Dear Aunt Pythia,

I’ve never had a girlfriend. I’ve worked for a long time (years) to get one. It hasn’t been a complete waste of time from a social skills and self-improvement point of view, but I haven’t gotten anywhere, and the lack of success has taken its toll.

Logically, I tell myself that it has no bearing on my worth as a human being (compare Isaac Newton and Charlie Sheen for example), that I should enjoy being young and single, and I don’t get as depressed about it as I once did, but we all know that logic isn’t everything. And to clarify, I know I don’t need or am entitled to a girlfriend (I know a lot of guys in my situation do), and my life is satisfying – or getting there – on my own.

I fear that when I’m older, I’ll look back on these years-my most sexually fertile, as well as my most “fun” ones, and see barrenness, when others see great memories with lovers. And I’ll be constantly reminded that they do. I just feel so… tired, or deadened sometimes when thinking about it. What can I do about this?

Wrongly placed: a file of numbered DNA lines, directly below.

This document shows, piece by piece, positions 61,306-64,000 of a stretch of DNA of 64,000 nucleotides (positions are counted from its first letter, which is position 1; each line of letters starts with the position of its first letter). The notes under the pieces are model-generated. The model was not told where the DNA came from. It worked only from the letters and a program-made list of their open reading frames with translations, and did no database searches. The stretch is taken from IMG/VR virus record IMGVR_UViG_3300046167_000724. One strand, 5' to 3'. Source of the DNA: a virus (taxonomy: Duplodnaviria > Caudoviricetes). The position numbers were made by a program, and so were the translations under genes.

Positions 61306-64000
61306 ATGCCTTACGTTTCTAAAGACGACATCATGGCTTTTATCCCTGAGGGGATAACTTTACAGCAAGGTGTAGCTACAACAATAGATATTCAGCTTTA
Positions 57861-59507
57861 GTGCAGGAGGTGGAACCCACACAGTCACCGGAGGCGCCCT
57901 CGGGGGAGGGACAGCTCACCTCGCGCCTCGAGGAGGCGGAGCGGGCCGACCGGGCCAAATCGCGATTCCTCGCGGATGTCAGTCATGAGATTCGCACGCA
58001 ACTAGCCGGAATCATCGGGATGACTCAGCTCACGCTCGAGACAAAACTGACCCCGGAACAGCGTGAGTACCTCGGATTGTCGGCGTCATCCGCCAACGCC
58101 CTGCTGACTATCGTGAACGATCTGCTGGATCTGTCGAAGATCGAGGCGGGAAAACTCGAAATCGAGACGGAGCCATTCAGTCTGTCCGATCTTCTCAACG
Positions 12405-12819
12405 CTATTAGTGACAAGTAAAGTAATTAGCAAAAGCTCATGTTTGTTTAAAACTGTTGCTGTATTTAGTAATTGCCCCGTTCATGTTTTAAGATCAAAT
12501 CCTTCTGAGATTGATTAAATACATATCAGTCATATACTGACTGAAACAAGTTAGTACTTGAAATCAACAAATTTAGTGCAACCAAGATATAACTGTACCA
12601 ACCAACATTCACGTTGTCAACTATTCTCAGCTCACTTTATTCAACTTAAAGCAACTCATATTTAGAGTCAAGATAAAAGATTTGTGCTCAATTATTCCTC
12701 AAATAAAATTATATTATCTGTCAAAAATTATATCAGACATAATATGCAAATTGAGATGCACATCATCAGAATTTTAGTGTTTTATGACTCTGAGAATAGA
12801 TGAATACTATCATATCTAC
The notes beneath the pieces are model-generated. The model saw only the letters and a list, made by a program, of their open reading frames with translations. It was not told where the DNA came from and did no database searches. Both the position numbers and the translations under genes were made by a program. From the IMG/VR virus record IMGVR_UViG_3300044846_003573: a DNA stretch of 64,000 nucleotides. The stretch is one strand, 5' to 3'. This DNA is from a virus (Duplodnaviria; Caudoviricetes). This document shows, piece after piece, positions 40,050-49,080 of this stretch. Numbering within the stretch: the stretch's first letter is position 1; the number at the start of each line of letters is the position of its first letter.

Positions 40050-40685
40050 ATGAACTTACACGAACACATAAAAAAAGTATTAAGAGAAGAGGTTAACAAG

Draußen vor der Tür

Dear Draußen,

Pardon me for cutting about 85% of your letter, it was just too long. I’m in a short question – short answer kind of mood this morning. Something about the last day of a vacation. And I didn’t cut out the part about Charlie Sheen, because honestly I don’t get it and I’m wondering if readers do and could comment on a possible interpretation.

Look, I have sympathy for your situation. As a guy in physics (part of what I cut), I’m sure you spend most of your time around other guys. It must be tough to meet nice women.

But at the same time, I guess I’m wondering what it is you’ve been doing to try to meet women, and importantly how you’ve talked to them when you’ve met them. From the 85% of your letter that I cut, I can tell you spend a lot of time thinking about yourself and what you should do with your life.